Do you trust Jesus deeply enough in this relationship to hand over your whole life…? Your very being…? Your every need and aspiration? What may you need to do in order to deepen your relationship of trust with Jesus?

    • Jesus was rejected by his own people – the people who he thought knew him best and with whom he had a deep and ongoing relationship. Can you enter into how Jesus may have felt at their rejection? Hurt? Humiliated? Unwanted…?

      Reflect on any time when you or something for which you stood was rejected… A time when you were made to feel that you had failed… that you were found wanting… that what you offered was of little value. How did it make you feel?

      Are you aware of any time when you rejected another person in a similar way?

      With hindsight, can you see any learning, any blessing, any growth in you from either experience?

    • John shows us that Jesus’ response after being rejected was one of openness and inclusion. Jesus continued to call everyone to him, despite being scorned and ridiculed and despised… and opened them up to a relationship of intimacy with him and with the father – a relationship that was equally inclusive of everyone, regardless of status, or wealth or bloodline. It reflects the words of Jesus about the last judgment: “Whenever you did this to the least of your sisters/brothers, you did it to me (Matt. 25:31-46)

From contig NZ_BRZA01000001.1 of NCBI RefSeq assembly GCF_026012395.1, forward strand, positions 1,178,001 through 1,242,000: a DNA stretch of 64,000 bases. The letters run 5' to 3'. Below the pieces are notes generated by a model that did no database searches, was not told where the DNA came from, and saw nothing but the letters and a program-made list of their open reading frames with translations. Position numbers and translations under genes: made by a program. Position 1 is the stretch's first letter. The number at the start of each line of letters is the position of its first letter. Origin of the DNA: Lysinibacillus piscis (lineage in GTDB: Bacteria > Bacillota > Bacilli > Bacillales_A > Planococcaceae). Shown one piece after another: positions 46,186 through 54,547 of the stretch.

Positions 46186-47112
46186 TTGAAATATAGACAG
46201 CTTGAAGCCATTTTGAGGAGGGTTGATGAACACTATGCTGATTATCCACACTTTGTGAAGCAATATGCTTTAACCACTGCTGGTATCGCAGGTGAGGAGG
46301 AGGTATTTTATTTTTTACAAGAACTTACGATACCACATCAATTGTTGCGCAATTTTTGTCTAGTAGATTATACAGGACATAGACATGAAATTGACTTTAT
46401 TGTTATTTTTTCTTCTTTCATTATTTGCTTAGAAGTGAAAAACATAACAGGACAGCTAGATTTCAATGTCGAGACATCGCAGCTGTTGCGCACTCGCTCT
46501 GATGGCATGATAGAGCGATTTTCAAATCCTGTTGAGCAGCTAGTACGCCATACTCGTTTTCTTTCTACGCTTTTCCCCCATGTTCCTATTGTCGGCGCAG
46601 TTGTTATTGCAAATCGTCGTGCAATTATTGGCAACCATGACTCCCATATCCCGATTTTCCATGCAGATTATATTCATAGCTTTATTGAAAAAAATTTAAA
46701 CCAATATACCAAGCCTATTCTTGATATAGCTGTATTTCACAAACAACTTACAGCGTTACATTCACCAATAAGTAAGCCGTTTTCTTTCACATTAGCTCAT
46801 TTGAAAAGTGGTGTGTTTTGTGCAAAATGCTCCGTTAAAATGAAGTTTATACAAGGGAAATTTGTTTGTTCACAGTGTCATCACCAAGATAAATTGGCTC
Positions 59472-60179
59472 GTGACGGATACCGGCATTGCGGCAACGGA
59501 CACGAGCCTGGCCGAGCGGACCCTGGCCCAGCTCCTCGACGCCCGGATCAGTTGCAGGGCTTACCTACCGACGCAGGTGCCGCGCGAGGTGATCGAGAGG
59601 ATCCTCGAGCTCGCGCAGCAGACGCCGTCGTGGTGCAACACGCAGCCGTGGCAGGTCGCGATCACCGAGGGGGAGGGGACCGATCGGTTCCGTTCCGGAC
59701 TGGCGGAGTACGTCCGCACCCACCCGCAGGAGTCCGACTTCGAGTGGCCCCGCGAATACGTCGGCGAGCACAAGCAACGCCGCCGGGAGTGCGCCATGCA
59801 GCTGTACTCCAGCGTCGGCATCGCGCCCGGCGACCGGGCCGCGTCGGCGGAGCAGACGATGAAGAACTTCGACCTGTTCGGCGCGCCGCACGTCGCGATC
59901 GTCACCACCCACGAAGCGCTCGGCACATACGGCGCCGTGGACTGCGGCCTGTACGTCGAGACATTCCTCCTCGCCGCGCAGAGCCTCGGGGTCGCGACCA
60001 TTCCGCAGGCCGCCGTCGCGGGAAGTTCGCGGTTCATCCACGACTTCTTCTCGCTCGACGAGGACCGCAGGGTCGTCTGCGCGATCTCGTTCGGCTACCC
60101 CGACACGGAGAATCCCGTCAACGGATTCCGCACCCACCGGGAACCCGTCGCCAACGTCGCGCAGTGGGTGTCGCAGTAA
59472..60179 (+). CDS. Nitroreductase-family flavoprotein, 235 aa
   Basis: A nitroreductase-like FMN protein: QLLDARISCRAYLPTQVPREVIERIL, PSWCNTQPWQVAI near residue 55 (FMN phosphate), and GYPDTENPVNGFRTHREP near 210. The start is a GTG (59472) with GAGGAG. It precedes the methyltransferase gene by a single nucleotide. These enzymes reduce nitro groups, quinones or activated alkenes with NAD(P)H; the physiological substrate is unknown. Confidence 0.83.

What does it mean to you to be a child of God? Does it make any difference to your life in any deep way

      How do you follow Jesus’ example of encountering and accepting all people equally – regardless of status, colour, appearance, age…?

      As you prepare this Advent to welcome Jesus who is born in everyone equally, reflect on two or three things that you can do to break down the barriers in your head and heart that prevent you from seeing and encountering every person with the eyes of Jesus.

  • Talk to God

    • Take some time to reflect on Jesus as the itinerant preacher… the Son of Man who has no place to lay his head… Stay with this Jesus who, with his parents, was a refugee in Egypt… whose whole ministry was one of change and moving from town to town.
      What comes up for you as you picture yourself constantly journeying alongside him in such a way? Is this a God in whom you wish to believe?